Industry experts say 3-D printing could revolutionize traditional manufacturing, much as the Internet upended the music industry, and fundamentally alter how consumers shop and how much they pay. Some tech companies are already foreseeing a day when every home contains a 3-D printer churning out custom furniture and clothes, or a Kinko’s-esque store in every neighborhood where items can be manufactured on demand via printers.
It’s also raised concerns among law enforcement professionals, who worry that criminals will be able to print untraceable guns and other weapons at home.
“The billion-dollar question is, how big will this become and when?” said Terry Wohlers, president of consulting firm Wohlers Associates, which tracks the industry.
“You see companies already making fashion garments and jewelry through printing. And we have seen demonstrations of 3-D printing food and living tissue.”
Wohlers said that by 2021, the U.S. market is estimated to hit $10.8 billion, up from $2.2 billion last year and $$1.18 billion in 2008. The industry has been growing, on average, more than 25 percent a year for the past decade. The consumer side, which is in its nascent stages, is especially ripe for growth, Wohlers said.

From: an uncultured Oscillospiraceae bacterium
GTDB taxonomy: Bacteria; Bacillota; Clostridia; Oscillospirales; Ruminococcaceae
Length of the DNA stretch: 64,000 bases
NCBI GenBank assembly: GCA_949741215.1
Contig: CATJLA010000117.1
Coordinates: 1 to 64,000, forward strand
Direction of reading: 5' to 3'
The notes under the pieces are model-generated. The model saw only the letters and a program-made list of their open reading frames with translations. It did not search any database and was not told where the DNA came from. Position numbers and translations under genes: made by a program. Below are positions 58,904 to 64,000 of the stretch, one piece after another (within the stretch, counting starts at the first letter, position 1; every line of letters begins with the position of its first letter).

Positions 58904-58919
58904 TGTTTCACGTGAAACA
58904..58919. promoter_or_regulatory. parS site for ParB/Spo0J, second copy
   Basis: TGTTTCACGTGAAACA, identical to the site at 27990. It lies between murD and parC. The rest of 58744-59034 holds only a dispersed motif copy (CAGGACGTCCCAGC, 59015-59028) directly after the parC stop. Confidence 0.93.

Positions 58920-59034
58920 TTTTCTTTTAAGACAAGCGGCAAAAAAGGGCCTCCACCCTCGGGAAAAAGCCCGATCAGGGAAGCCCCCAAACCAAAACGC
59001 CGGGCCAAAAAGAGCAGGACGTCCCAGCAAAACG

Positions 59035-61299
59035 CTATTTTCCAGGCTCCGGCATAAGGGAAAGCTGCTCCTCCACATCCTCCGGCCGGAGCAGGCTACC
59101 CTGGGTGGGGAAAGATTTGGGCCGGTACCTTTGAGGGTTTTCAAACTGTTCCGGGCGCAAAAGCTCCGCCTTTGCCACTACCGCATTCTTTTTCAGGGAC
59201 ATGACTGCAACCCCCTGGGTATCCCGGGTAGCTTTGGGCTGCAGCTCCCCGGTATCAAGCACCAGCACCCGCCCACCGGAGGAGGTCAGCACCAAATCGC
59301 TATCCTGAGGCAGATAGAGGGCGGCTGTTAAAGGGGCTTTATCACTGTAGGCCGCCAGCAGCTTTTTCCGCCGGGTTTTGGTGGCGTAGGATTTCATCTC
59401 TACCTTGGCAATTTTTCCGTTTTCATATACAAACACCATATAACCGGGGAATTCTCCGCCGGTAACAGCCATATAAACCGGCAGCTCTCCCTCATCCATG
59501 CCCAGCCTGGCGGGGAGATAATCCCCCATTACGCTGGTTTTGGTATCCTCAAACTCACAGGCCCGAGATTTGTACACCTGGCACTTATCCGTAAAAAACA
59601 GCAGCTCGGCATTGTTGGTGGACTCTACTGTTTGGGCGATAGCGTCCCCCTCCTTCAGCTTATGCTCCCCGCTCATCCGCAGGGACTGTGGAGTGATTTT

Tech companies are already salivating at the opportunities.
In June, 3-D veteran Stratasys Ltd., which for decades has made ultra-pricey printers for companies such as Boeing Co. and General Motors Co., announced plans to buy MakerBot, which specializes in affordable desktop printers. Rival 3D Systems Inc. launched two consumer-oriented models this year, the Cube ($1,299) and the CubeX ($2,499 and up).
Small-business owners have already taken to the printers.
John Hariot of Los Angeles, for one, is using a printer bought from Deezmaker to create prototypes, such as knobs for drawers, for his new cabinet-making company. He said the 3-D printer is a much cheaper option compared with the pricey rapid-prototyping machines he once had to use.